The reigning National tennis champion V.M. Ranjeet finds his international career graph on a high.
The 23-year-old Chennai lad had a memorable time last fortnight as he made the semifinals and final of two $15,000 ITF men’s Futures tournaments in Teheran, Iran.
Playing on his favourite surface, clay, Ranjeet quickly adjusted to the slow and high bounce, after having played continuously on the hard-courts for so long.
“I like playing on clay. Ironically, it was a little hard to adjust initially, but I played good and beat a lot of quality players. I kept getting better with every match”, says Ranjeet, on returning to the hard-court tournament in Delhi.
The two weeks of fruitful exercise helped Ranjeet collect 24 ATP points. His rank has gone up to a career-best 649 even though the 17 points from the final last week are yet to get into his account for tabulation by the ATP.
It was easily the best fare among a big group of Indians, as P.C. Vignesh, Vijayant Malik, Sriram Balaji, Ronak Manuja, Abhijeet Tiwari, Vikram Reddy and Yannick Nelord had also played those two tournaments.
Ranjeet could have done better but for meeting a player on a high, Haithem Abid of Tunisia, who won both the tournaments in Iran. “Abid was easily the best player, and I lost to him both the times”, recalls Ranjeet.
“The whole year has been good for me. I have been making a lot of quarterfinals, and made the semifinals in Kuwait” says Ranjeet.
Ranjeet has won the Tamil Nadu Tennis Association’s T.K. Ramanathan Award (named after Ramanathan Krishnan’s father) for the Player of the Year for the last two seasons and with the run being so good, he may actually have a hat-trick of those titles.
Focussed on the game
“I am not thinking about the awards. I am working hard in the camps for the Commonwealth Games and focusing on my tennis during the tournaments. It has been great to train with so many good players, and the coaches have been driving us to our best”, says Ranjeet.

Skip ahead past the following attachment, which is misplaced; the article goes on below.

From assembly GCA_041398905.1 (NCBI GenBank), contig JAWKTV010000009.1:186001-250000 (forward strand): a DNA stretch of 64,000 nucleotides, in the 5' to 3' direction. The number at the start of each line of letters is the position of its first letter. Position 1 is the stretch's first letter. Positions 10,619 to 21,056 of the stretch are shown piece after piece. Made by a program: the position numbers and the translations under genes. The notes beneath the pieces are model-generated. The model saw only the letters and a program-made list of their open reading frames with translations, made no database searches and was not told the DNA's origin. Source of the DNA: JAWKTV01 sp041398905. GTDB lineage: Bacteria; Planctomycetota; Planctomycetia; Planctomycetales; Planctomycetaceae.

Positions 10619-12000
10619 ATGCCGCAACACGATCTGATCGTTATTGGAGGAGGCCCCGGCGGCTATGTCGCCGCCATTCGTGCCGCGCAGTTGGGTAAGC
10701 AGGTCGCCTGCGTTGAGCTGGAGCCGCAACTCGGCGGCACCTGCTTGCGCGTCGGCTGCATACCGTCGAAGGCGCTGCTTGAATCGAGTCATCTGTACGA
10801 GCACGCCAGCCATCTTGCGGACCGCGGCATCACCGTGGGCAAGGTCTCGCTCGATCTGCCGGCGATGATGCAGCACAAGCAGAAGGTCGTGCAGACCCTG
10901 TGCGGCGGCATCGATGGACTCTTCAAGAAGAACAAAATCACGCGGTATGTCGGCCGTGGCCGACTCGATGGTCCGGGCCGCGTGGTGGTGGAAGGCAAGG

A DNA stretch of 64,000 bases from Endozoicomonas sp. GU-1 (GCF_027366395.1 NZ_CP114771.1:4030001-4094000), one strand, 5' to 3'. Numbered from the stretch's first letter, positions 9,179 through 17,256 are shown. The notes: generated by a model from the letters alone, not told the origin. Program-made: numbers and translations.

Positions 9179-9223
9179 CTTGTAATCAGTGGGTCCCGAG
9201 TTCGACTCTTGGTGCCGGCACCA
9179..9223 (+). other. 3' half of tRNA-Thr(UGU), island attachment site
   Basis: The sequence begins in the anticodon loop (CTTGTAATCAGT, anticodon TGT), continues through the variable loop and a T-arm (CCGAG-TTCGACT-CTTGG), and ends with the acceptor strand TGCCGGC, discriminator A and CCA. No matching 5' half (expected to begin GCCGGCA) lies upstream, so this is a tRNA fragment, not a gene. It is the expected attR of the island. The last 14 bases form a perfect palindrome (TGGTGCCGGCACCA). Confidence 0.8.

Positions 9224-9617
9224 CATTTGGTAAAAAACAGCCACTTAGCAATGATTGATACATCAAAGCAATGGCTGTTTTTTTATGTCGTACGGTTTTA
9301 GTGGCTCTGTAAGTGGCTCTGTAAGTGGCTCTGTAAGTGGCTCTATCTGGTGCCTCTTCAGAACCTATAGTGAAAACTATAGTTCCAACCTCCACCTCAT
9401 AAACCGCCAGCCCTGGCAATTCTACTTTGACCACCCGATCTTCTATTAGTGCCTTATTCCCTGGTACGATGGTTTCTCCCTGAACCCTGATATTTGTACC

In between the camps and tournaments, Ranjeet has also managed to squeeze time out to assist the Oldenburg Club in Germany for ten days. He won two matches in three sets much to the delight of his teammates, and has an undefeated record for the club for the last three years.
In this hectic season, the All India Tennis Association (AITA) has not bothered to put the National hard-court tennis on the calendar. Instead, the National grass-court championship is set to be revived, after two years, in Kolkata.
Likes playing on grass
“I like playing on grass also. I lost to Vishnu Vardhan in the semifinals last time and he went on to win the title. I am surprised that nobody is able to hold the National hard-court championship. Chennai has the best facility and they can easily do it”, observes Ranjeet.
The genial Ranjeet, who sports a smile most of the time, carries a big collection of movies and music to relax.
“I mostly watch comedy movies on my laptop. There is hardly time for anything when you are training or playing tournaments. It is important to keep the mind light, and that is why I like comedies”, he explains.
Ranjeet has the clarity of thought and simplicity of approach to scale further heights. It is perhaps the beginning of a long climb.